America just passed a little milestone on the long journey toward equality.
For the first time in the 207-year history of Congress, one state is represented by an equal number of women and men.
And that state is - surprise - Kansas.
Since Sen. Sheila Frahm succeeded Bob Dole in the Senate last week, the Kansas delegation in Washington numbers three women and three men. As far as historians of Congress can tell, that sort of gender balance has never happened in Congress, from any state.
“You would think California would be the first,” said William Schneider, a commentator on CNN. “Kansas is not normally regarded as, shall we say, trendy.”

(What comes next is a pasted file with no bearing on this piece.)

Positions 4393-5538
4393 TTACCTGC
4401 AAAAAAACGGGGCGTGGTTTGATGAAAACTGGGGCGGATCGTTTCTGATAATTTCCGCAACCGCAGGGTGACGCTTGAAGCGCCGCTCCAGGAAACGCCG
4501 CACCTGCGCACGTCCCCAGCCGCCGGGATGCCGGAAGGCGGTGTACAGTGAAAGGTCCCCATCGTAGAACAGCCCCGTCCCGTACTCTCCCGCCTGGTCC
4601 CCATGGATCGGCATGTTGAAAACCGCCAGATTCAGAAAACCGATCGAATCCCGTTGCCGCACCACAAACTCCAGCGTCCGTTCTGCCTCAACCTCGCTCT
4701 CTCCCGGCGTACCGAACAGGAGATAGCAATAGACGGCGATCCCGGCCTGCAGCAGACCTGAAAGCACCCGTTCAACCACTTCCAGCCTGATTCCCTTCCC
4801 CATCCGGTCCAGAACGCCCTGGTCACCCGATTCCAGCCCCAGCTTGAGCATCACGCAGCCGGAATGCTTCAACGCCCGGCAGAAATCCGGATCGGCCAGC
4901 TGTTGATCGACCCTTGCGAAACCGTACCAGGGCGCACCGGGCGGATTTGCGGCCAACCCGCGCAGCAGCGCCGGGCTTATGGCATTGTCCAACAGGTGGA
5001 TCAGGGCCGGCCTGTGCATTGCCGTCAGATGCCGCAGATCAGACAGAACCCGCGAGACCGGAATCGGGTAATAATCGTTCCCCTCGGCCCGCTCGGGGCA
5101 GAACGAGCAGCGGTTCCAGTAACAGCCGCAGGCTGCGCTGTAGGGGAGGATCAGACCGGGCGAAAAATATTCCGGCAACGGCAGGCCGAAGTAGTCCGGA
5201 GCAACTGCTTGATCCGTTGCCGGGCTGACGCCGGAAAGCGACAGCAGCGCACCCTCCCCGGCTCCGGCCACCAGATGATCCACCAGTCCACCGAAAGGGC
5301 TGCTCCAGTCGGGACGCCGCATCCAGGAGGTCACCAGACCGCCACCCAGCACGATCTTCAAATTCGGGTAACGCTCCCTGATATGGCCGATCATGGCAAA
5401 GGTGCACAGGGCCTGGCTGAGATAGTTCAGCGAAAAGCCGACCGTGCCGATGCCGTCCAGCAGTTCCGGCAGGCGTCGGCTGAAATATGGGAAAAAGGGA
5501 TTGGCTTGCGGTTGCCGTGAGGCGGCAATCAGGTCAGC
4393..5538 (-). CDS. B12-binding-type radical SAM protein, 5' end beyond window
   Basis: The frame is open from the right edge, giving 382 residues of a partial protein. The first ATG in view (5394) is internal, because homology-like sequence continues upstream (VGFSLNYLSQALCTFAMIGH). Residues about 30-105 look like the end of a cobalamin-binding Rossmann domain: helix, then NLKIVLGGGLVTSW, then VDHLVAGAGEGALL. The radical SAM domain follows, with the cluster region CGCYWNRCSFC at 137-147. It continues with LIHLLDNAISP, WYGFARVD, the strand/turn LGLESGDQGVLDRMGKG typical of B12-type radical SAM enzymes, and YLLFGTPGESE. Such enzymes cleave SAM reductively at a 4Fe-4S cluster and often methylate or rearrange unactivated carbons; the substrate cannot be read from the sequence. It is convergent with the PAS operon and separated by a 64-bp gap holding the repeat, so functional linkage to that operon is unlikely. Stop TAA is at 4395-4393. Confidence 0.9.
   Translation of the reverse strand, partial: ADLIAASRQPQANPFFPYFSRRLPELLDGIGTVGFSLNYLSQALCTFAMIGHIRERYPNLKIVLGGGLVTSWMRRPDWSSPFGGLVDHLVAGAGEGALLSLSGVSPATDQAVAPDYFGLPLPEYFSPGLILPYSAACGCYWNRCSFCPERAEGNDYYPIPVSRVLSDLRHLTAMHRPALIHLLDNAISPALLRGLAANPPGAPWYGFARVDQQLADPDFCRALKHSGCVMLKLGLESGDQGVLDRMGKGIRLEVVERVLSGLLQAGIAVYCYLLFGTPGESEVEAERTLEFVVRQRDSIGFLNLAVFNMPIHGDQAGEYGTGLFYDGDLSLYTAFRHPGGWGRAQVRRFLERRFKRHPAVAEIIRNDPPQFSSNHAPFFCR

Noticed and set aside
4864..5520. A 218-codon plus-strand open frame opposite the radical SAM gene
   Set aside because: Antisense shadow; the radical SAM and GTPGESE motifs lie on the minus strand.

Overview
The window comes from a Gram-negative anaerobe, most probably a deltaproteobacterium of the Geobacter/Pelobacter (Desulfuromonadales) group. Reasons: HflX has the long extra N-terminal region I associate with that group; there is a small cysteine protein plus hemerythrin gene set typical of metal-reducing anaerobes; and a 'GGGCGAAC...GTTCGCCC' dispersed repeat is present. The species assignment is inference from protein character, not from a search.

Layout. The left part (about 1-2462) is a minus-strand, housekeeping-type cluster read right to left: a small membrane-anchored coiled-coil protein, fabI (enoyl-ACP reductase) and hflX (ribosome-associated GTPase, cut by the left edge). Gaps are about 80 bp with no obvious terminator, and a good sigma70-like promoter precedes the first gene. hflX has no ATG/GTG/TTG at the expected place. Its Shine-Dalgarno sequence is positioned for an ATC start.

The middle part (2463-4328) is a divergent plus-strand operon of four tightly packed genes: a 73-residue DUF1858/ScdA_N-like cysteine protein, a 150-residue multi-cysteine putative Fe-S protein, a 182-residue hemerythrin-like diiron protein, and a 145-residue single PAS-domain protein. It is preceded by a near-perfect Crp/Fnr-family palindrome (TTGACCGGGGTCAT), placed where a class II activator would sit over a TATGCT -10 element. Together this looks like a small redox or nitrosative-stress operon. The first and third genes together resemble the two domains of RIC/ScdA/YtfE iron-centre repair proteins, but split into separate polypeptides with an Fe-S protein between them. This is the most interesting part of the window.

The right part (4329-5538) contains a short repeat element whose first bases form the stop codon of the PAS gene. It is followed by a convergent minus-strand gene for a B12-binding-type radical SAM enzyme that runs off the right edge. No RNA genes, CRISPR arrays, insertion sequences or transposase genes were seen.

If Kansans aren’t making a big deal about this - and they’re not - analysts still find it interesting. First, because of the larger social movement it reflects. And second, because it happened in a conservative state like Kansas, while more liberal states like Massachusetts and Minnesota have no women members of Congress at all.
For the rest of the nation, things are a bit different. With Frahm and Kansas’ other U.S. senator, Nancy Kassebaum, there are now nine women in the Senate, along with 91 men. The House percentages are similar.
For what it’s worth, Kansas women play down any great meaning to the moment.
“It says we have the best people representing Kansas,” said Frahm. “Gender is of little significance.”